Guest blogged by Ernest A. Canning
Los Angeles is no New York City. Following a torrential down pour on Wednesday, L.A. Mayor Antonio Villaraigosa sent a hundred rain ponchos over to those who had been encamped outside of L.A. City Hall since last weekend, as the core of the Occupy Los Angeles movement.
Later that same day, the Los Angeles City Council filed an extraordinary Resolution [PDF] in support of the L.A. "occupiers" and of the larger "Occupy Wall Street" movement as a whole.
The resolution, to be adopted "with the concurrence of the Mayor" (and supported by the L.A. County Federation of Labor), comes very close to a formal governmental endorsement of "Occupy Wall Street," a movement which Michael Moore describes plainly enough as "an uprising of people who have had it."
Amongst the powerful WHEREAS statements in support of the L.A. City Council Resolution, adopted "with the concurrence of the Mayor," was a recognition that "corporations hold undue influence and power;" that wealth disparity in the U.S. is greater than many of the nations in the Middle East that have been racked by "violent revolutionary protests;" that "our economic system" is "broken," creating an "economic crisis" that is "eroding the very social contract upon which the Constitution of the United States of America was founded"...
A comparison between the "Occupy Wall Street" Sept. 30 Resolution, developed by NY's Wall Street occupiers themselves, and the Oct. 5 L.A. City Council Resolution reveal that both are essentially saying the same thing.
The NY Resolution, which the L.A. City Council expressly references, notes that "no true democracy is attainable when the process is determined by economic power;" that, where "a democratic government derives its just power from the people...corporations do not seek consent to extract wealth from the people and the Earth."
The L.A. City Council Resolution contains a litany of the economic woes created by the vice-into-virtue, greed-driven policies of Wall Street and corporate America --- "over 25 million Americans who seek work are unemployed; more than 50 million Americans are forced to live without health insurance...more than 1 in 5 American children are growing up poor in households that lack access to resources that provide basic survival needs, such as food, clothing, and shelter."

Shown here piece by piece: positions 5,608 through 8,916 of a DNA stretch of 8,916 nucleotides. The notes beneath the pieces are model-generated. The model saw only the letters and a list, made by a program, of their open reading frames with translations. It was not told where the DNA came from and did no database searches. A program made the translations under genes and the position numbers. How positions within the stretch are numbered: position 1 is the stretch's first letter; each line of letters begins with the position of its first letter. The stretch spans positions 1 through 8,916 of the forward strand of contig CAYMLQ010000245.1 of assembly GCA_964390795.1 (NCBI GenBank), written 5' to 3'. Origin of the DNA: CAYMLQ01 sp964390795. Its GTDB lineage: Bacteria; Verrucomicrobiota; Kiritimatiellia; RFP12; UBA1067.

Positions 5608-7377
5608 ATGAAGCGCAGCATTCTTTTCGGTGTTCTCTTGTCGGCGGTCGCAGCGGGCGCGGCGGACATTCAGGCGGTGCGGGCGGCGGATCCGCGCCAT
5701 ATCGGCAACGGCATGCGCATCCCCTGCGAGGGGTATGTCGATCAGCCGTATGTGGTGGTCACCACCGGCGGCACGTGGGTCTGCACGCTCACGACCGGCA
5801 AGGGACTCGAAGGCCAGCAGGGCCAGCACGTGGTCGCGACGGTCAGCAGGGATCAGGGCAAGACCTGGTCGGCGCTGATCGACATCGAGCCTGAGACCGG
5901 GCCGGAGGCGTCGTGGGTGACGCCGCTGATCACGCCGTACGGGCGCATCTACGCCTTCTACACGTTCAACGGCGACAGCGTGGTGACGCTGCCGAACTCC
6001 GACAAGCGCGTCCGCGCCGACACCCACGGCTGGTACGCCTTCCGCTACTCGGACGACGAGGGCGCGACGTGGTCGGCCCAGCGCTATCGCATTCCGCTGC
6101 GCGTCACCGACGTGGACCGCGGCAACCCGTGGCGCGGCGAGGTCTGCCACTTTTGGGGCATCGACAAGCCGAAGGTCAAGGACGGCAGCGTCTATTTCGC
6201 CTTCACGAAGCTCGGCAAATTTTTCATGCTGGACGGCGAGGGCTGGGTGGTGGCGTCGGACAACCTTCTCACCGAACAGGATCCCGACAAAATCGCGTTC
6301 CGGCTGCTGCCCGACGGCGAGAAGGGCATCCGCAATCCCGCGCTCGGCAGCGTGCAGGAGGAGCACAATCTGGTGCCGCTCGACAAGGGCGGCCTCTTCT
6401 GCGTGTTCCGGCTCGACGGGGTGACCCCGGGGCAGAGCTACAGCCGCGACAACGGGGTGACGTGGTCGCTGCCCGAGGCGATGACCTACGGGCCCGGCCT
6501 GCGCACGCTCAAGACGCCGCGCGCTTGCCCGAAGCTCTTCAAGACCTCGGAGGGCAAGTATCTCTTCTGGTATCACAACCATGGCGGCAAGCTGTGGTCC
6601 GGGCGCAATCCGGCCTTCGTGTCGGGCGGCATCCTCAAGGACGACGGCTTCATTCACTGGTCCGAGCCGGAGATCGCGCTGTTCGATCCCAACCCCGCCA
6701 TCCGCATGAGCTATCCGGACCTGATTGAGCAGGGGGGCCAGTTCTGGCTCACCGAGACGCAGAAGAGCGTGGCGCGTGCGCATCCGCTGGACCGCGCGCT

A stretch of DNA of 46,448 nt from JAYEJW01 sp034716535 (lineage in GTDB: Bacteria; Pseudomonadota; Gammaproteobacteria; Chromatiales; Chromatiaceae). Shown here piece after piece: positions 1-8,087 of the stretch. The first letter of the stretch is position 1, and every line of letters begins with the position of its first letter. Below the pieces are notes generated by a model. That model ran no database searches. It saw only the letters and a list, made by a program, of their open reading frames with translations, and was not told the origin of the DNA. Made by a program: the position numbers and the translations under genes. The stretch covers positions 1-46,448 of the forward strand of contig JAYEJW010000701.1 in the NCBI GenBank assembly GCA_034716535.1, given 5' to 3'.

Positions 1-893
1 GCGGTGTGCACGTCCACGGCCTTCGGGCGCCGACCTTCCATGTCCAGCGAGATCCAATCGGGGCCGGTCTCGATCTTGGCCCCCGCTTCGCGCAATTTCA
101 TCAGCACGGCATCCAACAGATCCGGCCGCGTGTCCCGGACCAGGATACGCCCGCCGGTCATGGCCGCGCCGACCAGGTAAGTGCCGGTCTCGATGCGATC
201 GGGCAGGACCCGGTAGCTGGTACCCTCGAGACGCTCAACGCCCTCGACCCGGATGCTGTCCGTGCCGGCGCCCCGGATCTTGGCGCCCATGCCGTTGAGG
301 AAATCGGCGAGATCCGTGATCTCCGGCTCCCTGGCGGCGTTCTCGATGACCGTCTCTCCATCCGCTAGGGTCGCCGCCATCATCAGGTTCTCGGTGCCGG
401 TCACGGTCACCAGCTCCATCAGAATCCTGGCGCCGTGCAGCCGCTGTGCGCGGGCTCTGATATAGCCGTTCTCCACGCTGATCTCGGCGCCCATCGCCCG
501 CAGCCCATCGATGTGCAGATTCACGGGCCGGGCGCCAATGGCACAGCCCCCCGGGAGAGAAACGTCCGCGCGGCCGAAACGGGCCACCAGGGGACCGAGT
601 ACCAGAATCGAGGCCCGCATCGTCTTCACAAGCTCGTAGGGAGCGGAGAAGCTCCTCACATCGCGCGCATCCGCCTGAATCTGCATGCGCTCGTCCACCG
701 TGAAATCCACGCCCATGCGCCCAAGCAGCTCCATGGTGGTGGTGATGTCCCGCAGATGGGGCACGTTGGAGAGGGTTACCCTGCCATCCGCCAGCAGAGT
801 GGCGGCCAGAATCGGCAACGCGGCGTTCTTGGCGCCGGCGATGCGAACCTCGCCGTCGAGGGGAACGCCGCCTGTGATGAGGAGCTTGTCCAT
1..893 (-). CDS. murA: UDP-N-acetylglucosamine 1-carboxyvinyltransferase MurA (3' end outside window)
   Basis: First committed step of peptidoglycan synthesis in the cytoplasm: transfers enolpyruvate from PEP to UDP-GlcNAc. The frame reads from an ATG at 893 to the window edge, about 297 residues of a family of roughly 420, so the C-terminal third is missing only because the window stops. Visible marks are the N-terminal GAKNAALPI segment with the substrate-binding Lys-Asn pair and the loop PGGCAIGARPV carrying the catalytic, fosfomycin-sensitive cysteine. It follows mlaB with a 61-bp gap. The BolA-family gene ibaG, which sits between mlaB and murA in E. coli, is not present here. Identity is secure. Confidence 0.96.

The Council goes on to note that while worker contributions to the GDP "soared to 59%" over the past 30 years, "almost all the gains to the economy have accrued to the very top income earners --- largely the top 1%. The "400 richest Americans at the top control more wealth than the 180 million Americans at the bottom." It cited last year's infamous U.S. Supreme Court decision in Citizens United as a threat to "the voices of the people" and noted "widespread inequities in U.S. health outcomes by income, race and gender" occasioned by the highest "income inequality" amongst the world's "advanced industrialized nations."
The "fiscal impact of the continuing economic crisis," the Council Resolution adds, "is disastrous to education, public services, infrastructure and essential safety-net services that have historically made America successful." It points to the fact that, at 1.2 million foreclosures since 2008, CA accounts for one in five U.S. foreclosures, with a resultant $4 billion loss of property tax revenues and an estimated $17 billion in foreclosure-related response costs for state, local and county governments --- all as a result of the continued "use of flawed, and in some cases fraudulent" mortgage services.
Read as a whole, the Oct. 5 L.A. City Council Resolution is a testament to the utter failure of unregulated capitalism, not to mention the dismal future in store for all Americans if we do not undergo radical, democratic change in our economy and in our political system.
• Read the L.A. City Council's Resolution in support of Occupy LA here [PDF].
• Listen to Brad Friedman's KPFK interview with Occupy LA media rep Lisa Clapier, on the day the City Council resolution was introduced, right here.
• More information on Occupy LA at their website here.
Here is coverage by citizen journalist Margo Paez', of InsightOutNews, of Day 6 of Occupy LA...
Ernest A. Canning has been an active member of the California state bar since 1977. Mr. Canning has received both undergraduate and graduate degrees in political science as well as a juris doctor. He is also a Vietnam vet (4th Infantry, Central Highlands 1968).